Official advice is to breastfeed exclusively for the first six months of life. Experts say women should still heed this recommendation, although it is under review.”
July 10, 2018
When it comes to infants and what they’re eating, there’s often a lot of questions about what the timings are. How long should they should be breastfed, and when should they be introduced to solid food? This study gives a bit of (baby)food for thought for parents who are trying to decide what route to take, suggesting introducing solid food relatively early might have noticeable benefits on an infant’s sleep.
The Benefits of Early Solid Food?
In a study conducted by JAMA Pediatrics, they had two groups of infants three months of age, one group was fed entirely breastmilk for their first six months and the other were given both solid food and breast milk. The parents then filled out online questionnaires until the baby was twelve months old. The solid food group reported that its babies slept an average of 16 minutes longer per night and had fewer sleep problems. While not a huge difference, it does equate to about two extra hours of sleep for parents per week, which doesn’t sound too bad at all.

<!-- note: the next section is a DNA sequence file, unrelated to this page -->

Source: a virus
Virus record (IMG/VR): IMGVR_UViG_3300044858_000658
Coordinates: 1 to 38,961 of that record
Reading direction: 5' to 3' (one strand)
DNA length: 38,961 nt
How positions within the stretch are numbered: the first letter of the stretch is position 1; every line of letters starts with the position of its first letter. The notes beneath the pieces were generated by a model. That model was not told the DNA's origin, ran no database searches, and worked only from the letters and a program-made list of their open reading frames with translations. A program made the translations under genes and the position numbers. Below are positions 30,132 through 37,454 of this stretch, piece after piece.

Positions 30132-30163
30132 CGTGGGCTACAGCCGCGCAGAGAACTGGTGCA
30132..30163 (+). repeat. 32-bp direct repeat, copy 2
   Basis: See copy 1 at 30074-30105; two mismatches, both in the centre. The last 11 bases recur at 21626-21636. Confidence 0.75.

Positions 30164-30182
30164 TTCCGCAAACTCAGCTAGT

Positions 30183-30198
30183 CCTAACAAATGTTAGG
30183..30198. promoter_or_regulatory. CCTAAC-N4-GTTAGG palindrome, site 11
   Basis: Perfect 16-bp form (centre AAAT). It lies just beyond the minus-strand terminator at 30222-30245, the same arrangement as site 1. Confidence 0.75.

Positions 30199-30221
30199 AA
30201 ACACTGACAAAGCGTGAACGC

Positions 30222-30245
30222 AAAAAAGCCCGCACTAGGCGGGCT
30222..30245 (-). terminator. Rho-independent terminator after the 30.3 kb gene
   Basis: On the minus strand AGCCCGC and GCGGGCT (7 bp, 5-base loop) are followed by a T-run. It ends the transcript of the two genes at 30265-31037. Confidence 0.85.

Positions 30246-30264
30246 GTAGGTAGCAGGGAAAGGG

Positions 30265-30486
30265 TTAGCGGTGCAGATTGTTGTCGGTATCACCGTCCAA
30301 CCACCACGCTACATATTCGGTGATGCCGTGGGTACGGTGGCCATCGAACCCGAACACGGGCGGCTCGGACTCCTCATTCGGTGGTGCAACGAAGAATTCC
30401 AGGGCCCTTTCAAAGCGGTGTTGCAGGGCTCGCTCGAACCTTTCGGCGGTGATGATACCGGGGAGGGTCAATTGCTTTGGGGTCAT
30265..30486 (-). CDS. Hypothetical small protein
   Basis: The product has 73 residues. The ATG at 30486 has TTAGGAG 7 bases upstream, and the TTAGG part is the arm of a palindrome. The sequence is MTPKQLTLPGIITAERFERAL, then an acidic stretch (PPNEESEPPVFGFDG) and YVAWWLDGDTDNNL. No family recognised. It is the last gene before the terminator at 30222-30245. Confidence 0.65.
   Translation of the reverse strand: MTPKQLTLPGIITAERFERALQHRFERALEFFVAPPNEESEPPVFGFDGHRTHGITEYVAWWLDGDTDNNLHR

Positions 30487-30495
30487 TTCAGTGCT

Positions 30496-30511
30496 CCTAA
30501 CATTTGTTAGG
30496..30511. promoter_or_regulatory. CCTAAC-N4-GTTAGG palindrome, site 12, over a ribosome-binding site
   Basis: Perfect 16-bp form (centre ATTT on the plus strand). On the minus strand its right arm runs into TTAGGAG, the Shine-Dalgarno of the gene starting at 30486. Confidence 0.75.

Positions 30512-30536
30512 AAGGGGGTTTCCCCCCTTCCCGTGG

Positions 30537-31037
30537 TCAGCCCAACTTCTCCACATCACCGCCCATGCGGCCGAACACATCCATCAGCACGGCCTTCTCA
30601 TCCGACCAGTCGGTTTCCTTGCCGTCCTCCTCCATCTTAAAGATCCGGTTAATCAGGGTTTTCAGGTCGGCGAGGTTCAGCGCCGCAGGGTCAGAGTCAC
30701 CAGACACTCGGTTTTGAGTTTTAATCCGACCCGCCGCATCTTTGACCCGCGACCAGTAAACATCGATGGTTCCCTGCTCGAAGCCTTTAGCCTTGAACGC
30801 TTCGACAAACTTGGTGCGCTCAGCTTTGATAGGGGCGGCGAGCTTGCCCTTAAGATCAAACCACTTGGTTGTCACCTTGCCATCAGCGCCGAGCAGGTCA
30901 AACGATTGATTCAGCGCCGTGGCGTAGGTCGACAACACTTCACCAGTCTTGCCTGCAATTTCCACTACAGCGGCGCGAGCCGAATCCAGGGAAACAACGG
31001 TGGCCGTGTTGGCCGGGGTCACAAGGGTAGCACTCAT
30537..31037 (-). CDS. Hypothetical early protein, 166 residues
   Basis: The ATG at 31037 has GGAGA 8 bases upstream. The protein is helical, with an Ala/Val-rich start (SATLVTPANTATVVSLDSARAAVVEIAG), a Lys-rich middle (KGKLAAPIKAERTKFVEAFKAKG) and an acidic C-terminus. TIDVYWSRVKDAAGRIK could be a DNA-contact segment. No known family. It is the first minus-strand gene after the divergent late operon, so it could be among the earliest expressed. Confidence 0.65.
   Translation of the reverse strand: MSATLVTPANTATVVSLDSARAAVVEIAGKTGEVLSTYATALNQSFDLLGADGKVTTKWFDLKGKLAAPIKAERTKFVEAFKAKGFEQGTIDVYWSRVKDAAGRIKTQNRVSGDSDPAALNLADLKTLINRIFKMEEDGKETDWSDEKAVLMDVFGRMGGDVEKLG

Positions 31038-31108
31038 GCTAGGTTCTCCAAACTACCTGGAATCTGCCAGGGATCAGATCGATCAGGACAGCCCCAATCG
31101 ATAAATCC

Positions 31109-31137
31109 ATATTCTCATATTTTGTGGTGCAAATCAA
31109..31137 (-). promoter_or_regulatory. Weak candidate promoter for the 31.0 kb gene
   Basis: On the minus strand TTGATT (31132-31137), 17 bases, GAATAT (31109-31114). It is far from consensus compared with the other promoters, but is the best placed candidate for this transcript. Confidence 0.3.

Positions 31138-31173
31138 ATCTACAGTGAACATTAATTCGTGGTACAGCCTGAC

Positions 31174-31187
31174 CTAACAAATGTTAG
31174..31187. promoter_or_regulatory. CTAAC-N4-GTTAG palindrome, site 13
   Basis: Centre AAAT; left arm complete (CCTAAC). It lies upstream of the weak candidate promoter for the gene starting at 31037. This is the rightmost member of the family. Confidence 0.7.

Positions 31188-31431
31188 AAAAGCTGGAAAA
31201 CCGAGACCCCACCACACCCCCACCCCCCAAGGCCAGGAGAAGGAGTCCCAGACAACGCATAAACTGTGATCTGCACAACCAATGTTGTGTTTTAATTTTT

Go With What You’re Comfortable With
Ultimately, when you decide to introduce your infant is still up to you. If you’d prefer to keep breastfeeding your infant for the traditionally recommended time, go ahead. This study is just some information to help guide whatever your decision is, letting you know that there’s other options, and potential benefits.
To read more of the study’s findings, check out the original article at BBC News.